PRAISE FOR SHAME NATION
Trade Review from Library Journal
Shame Nation: The Global Epidemic of Online Hate. Sourcebooks. Oct. 2017. 332p. illus. notes. index. ISBN 9781492648994. $25.99. SOC SCI
Shame Nation is primarily a self-help book for those who are facing an Internet scandal, or who are living through an online shaming campaign. The last few chapters include helpful hints and online resources for avoiding and dealing with scandals. The real interest here comes from the stories of others who have brought down scandal upon themselves. Cyberadvocate Scheff and Schorr (Goy Crazy) include story after story featuring trolls, sex-related embarrassment, mistakes caught on tape, swatting, and fat shaming. It may well make the reader paranoid about the reach and power of Internet culture, but the tales are shamefully fascinating. The book does not dwell on the psychological or sociological aspects of trolling or shaming, emphasizing practical advice instead. With a foreword by Monica Lewinsky, this would be a good read for anyone who enjoyed Jon Ronson’s So You’ve Been Publicly Shamed.
Verdict A fun and scary collection of Internet wrongdoings, with some helpful advice on how to avoid them.—Jessica Spears, Brooklyn PL.
This is a welcome and timely guide to practical Internet use. Scheff, a parents’ advocate and Internet safety activist, suffered from an anonymous smear campaign and wrote this book with journalist Schorr to advise the many others who have experienced or fear similar attacks. From “sextortion” to cyber humiliation, Scheff explains how shame happens, how to defend yourself online, how to weather the storm, and how to recover from attacks on your reputation. Like most social problems, solutions and remedies arise through experience and time. Scheff details many of the organizations and companies that have been created to combat the scourge of shame online while providing many case studies, stories of survival, and campaigns of support There is a chapter on trolls, and how to deal with them, but little specifically dealing with the partisan political trolls poisoning our democracy. Parents will find the book’s advice useful in protecting their children from danger as they explore online, as will anyone who has made a hasty comment or tweet and lived to regret it. Shame Nation is a strong addition to any collection. – Booklist
“Nearly every day, there is another story in the news of someone who has been harassed, bullied, or shamed on the internet—and the results of this online hate can be devastating. Sue Scheff, a parent advocate and internet safety expert, and Melissa Schorr, a journalist and young-adult author, tackle the digital epidemic of cyber-shaming in Shame Nation.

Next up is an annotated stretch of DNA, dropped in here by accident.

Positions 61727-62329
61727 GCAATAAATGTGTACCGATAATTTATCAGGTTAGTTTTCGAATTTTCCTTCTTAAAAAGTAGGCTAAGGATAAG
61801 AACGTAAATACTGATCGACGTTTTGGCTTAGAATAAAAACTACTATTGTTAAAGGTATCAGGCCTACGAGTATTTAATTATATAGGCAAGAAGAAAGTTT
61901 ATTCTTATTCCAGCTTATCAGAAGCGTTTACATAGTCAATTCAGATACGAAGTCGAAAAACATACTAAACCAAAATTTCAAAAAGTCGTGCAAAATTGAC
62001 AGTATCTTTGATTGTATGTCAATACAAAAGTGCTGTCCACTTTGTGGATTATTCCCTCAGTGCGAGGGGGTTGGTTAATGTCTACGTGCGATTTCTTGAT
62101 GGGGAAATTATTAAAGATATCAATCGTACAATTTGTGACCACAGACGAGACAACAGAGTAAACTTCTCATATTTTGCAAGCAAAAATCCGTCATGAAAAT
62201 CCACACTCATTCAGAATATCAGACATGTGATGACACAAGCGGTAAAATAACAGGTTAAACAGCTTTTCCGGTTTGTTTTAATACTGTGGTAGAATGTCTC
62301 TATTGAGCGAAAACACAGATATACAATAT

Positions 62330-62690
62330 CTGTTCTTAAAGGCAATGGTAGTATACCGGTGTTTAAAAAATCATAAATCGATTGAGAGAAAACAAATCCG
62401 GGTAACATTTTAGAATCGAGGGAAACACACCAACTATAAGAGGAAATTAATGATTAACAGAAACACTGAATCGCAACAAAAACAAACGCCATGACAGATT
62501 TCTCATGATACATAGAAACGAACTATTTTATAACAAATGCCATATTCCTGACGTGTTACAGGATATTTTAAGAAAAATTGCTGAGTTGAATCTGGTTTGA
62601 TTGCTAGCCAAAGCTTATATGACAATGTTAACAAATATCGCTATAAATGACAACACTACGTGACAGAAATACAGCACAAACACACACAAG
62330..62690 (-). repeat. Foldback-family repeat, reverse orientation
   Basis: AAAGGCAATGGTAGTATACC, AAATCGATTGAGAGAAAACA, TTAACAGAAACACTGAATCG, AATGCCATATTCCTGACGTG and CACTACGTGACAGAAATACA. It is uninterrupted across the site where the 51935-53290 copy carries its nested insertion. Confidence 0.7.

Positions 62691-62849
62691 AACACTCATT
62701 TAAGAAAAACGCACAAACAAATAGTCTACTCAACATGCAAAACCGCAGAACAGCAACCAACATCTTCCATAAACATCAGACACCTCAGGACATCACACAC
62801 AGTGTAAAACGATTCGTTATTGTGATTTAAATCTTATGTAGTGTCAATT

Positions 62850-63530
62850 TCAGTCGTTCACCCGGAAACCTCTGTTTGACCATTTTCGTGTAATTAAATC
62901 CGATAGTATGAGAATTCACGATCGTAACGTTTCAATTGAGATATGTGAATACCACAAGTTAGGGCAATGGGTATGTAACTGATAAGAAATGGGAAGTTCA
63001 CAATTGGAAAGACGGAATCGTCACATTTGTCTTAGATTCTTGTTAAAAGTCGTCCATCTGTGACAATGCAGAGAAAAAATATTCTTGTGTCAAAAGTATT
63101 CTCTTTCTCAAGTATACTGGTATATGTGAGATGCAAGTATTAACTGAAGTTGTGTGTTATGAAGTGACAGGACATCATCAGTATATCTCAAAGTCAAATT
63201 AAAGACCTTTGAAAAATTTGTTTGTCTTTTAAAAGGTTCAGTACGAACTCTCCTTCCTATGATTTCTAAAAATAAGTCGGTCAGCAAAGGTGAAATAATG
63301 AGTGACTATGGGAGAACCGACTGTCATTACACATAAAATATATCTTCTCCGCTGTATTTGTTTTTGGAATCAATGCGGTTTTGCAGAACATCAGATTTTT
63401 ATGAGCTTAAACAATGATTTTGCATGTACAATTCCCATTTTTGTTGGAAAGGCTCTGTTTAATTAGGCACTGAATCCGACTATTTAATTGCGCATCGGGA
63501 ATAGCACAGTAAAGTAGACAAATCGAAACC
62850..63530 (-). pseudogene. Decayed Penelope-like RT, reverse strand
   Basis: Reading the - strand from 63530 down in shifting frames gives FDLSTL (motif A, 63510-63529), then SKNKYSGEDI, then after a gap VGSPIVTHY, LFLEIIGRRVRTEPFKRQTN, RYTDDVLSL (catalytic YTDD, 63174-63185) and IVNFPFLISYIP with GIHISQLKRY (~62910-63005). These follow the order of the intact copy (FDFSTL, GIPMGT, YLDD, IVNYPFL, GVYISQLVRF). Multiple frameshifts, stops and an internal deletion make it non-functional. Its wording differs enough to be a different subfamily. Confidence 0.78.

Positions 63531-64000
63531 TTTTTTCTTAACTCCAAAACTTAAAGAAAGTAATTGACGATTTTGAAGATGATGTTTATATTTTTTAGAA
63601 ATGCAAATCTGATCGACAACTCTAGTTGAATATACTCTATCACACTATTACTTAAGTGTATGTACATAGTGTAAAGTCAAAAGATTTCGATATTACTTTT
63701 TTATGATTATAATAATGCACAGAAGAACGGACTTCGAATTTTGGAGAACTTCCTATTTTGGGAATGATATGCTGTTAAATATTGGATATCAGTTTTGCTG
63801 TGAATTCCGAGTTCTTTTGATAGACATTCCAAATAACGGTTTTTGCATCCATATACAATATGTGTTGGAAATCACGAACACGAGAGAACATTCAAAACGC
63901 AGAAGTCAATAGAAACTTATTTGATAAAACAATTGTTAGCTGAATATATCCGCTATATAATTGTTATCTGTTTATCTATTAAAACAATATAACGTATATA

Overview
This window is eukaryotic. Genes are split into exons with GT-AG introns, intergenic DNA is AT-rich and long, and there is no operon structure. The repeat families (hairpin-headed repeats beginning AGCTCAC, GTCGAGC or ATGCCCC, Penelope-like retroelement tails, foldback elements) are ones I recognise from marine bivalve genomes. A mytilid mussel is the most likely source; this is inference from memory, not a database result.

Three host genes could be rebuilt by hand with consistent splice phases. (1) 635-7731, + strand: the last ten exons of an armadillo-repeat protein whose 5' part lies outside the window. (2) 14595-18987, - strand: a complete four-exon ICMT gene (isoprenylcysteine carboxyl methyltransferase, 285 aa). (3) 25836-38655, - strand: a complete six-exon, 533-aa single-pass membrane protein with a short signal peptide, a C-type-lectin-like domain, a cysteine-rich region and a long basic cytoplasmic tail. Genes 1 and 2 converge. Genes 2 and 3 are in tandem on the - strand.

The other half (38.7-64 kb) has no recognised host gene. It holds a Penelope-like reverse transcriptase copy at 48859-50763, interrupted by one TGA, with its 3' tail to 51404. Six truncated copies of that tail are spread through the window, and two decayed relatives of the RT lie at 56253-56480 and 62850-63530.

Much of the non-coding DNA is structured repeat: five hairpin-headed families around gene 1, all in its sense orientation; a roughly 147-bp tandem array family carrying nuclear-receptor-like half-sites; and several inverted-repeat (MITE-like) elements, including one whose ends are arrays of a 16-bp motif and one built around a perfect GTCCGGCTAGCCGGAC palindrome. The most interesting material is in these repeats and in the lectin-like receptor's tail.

The stories of cyber harassment presented in Shame Nation are harrowing and often familiar. They include mean mom groups, parent and teacher shaming, sexting scandals. The authors demonstrate that no one is immune to the reach of the internet. A single tweet or Facebook post can change, or even ruin, someone’s life.
It’s no secret that sometimes social media causes stress in teenagers. However, studies show that social media causes the most distress to middle school social media users. According to a study commissioned by CNN called Being Thirteen, “Forty-two percent reported having a serious conflict with someone online at least monthly,” says Robert Faris, Ph.D., a sociologist at the University of California Davis. Faris, who worked with CNN on the study says, “The majority of them said it was with friends. And we’re not talking about Facebook friends. We’re talking about close friends.”
“Shame Nation is a terrific parenting resource, one that combines real-life cautionary tales with practical solutions for every scenario.” – Your Teen Magazine
SHAME NATION talks about many incidences of bad behavior online. Some occurred on a large scale, some on a small scale. Some involve famous people, others people who could be your next-door neighbor. The types of behavior are pretty broad in scope – trolling, abusive memes, online stalking, extortion, revenge porn, online harassment, etc. Scheff discusses the subjects in detail, with tips on reputation management, how to be safe online, how to recognize and deal with online harassment when it happens to you, and the various forms it can take. Sometimes books like these can be preachy or laughably out of date, but SHAME NATION was neither. If anything, Scheff shows just how “gray” the internet is when it comes to the mob mentality of vigilante justice/injustice, and how quickly witch hunts can develop.